Throughout my work this question lingers, a soul-hungry ghost. Who cares if I back up and do something better when no one – or very few will notice? Who cares if I sacrificially stretch myself to new skills and designs which make my furniture better? Who cares if I give myself and skills in service to my church and community? Who cares?
Lots of times no one does, but me.
No one has the same understanding of the design of the projects I do along with the structure and balance of the wood. I am by myself and subject to my own valuations. It’s not even as though all this makes my work better than that done by others. There is something insidious in me that offers room to “Who cares?”; something that seeks alien ground from which valuation for my work might come.
There is an old saw which says, “Grow where you’re planted.” There was a time (I was seven or eight) when food was very scarce for us. I would sometimes eat grass to fill my stomach. There was a mailbox on the road by our house by which I would sit to watch cars. I would see people in the cars drinking a soda pop or eating a candy bar. Oddly, this didn’t cause bitterness or envy (God knows, I’ve had enough of that in my life). It awakened two things. Right then, it brought me to an understanding that life was different for each one of us.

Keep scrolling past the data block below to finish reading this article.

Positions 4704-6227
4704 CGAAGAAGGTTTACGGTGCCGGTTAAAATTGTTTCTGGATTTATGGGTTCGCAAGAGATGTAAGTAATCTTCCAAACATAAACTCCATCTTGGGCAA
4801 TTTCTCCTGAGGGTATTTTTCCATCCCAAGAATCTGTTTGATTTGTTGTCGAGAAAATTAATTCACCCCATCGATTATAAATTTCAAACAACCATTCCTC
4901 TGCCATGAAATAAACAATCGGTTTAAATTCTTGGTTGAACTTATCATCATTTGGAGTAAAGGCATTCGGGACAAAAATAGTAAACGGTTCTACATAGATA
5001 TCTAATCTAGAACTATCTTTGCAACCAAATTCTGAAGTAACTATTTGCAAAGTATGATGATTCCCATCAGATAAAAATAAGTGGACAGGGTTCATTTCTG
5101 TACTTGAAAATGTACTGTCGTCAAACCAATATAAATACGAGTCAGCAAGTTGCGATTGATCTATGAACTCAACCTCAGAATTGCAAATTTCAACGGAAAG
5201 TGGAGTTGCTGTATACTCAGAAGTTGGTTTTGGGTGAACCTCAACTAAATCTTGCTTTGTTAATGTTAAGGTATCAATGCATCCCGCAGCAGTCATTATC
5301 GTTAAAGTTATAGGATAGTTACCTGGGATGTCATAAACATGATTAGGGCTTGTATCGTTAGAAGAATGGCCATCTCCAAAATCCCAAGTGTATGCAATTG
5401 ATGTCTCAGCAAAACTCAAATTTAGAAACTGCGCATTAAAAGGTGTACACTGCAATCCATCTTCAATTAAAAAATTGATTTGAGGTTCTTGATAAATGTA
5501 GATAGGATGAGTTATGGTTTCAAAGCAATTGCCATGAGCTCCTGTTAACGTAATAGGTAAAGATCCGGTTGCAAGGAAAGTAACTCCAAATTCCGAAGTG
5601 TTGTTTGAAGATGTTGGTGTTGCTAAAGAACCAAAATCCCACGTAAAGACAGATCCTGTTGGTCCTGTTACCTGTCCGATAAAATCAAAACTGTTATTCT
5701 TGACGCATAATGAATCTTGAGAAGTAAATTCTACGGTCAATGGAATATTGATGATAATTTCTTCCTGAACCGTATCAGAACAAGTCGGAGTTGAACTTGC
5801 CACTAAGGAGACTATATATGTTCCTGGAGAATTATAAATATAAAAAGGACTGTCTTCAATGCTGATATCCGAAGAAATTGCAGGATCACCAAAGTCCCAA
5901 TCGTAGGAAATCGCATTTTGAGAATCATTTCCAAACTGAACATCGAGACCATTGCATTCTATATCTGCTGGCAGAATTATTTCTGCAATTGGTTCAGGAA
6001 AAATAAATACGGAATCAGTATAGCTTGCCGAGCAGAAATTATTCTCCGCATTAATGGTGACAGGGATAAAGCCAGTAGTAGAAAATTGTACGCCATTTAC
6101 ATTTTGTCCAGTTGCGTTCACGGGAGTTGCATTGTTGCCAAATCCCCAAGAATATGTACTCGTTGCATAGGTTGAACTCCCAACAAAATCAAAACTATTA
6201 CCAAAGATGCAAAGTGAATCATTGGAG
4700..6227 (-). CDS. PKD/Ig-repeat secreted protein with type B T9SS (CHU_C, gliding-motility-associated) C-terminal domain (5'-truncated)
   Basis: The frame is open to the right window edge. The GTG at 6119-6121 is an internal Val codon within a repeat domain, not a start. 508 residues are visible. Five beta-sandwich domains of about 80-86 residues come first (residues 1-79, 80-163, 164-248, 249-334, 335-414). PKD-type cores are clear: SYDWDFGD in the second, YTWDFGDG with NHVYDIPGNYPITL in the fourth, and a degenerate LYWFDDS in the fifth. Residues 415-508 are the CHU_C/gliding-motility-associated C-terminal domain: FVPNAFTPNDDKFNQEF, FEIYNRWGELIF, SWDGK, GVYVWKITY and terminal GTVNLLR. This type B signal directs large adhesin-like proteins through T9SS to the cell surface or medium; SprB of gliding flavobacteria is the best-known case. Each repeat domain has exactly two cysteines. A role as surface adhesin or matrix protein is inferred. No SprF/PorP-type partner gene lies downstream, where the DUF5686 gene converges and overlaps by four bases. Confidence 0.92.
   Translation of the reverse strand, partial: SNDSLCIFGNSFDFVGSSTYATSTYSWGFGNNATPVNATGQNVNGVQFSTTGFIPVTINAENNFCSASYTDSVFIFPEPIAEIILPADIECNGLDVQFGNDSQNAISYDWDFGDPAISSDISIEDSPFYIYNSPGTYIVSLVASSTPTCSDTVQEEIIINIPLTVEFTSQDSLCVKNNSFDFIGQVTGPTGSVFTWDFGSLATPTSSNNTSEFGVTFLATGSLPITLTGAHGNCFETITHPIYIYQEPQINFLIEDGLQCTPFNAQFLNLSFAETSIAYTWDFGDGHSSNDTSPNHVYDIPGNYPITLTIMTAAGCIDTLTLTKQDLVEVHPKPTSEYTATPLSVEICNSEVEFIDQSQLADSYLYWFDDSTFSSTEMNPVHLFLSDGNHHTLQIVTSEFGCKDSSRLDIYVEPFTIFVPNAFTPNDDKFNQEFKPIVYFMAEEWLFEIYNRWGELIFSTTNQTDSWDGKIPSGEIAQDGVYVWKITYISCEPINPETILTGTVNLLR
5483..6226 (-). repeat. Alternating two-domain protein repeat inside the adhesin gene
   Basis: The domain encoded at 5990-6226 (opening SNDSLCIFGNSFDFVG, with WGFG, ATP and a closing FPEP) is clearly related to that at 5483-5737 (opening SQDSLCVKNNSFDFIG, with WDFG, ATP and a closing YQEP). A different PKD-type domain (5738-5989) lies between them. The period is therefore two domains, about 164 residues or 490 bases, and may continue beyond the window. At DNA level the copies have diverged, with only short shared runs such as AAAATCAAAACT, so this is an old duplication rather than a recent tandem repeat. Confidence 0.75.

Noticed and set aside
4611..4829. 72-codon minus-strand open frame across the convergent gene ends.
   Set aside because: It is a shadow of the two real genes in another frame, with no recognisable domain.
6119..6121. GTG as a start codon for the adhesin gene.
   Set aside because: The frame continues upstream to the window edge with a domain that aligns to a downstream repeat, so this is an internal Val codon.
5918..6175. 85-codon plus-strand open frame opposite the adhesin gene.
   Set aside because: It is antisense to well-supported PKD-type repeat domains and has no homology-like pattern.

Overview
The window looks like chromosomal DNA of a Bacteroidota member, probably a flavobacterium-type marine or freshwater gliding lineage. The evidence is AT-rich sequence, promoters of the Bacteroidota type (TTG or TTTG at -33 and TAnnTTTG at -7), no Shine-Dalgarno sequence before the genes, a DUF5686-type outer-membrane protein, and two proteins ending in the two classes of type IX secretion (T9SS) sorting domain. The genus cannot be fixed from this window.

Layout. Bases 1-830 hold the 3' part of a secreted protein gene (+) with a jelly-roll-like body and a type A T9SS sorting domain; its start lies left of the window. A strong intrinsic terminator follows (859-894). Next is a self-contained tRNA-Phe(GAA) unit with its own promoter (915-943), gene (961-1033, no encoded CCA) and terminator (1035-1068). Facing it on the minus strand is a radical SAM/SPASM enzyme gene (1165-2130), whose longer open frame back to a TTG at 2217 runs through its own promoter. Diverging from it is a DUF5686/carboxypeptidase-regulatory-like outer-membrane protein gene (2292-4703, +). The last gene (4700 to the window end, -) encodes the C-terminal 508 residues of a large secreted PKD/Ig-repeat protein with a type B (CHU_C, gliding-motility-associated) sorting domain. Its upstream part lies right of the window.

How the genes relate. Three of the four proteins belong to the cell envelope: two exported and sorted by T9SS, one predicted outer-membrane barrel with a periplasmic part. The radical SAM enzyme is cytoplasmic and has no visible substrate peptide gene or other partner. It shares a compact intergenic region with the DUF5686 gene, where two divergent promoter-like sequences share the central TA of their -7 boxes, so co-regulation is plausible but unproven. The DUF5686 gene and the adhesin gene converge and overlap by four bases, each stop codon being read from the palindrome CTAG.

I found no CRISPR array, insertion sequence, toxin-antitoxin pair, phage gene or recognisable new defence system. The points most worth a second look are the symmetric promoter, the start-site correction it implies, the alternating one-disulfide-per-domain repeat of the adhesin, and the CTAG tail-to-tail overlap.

As time went along, it became a paradigm for the people I met. Some came by my life and ignored me or offered me a ride in their car. Others, the truly special, came and sat with me at the mailbox. These became life partners or at least people who helped me to be authentic and to see their authenticity. It is from them that I have been able to turn away from the ghostly question, “Who cares?”.
- This sense of my own value and the value of others help me to approach my work with integrity and each potential customer as a person who may or may not be helped by what I can contribute.